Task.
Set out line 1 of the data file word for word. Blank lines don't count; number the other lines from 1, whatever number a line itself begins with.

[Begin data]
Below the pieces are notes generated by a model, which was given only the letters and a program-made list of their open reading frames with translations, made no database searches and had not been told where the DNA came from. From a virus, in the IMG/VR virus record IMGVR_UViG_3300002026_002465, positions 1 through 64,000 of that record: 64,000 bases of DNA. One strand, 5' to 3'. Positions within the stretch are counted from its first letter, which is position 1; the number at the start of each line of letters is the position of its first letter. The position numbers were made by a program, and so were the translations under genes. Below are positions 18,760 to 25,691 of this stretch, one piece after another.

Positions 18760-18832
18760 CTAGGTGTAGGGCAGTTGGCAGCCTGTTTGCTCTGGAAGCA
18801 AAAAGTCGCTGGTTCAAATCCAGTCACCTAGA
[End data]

Below the pieces are notes generated by a model, which was given only the letters and a program-made list of their open reading frames with translations, made no database searches and had not been told where the DNA came from. From a virus, in the IMG/VR virus record IMGVR_UViG_3300002026_002465, positions 1 through 64,000 of that record: 64,000 bases of DNA. One strand, 5' to 3'. Positions within the stretch are counted from its first letter, which is position 1; the number at the start of each line of letters is the position of its first letter. The position numbers were made by a program, and so were the translations under genes. Below are positions 18,760 to 25,691 of this stretch, one piece after another.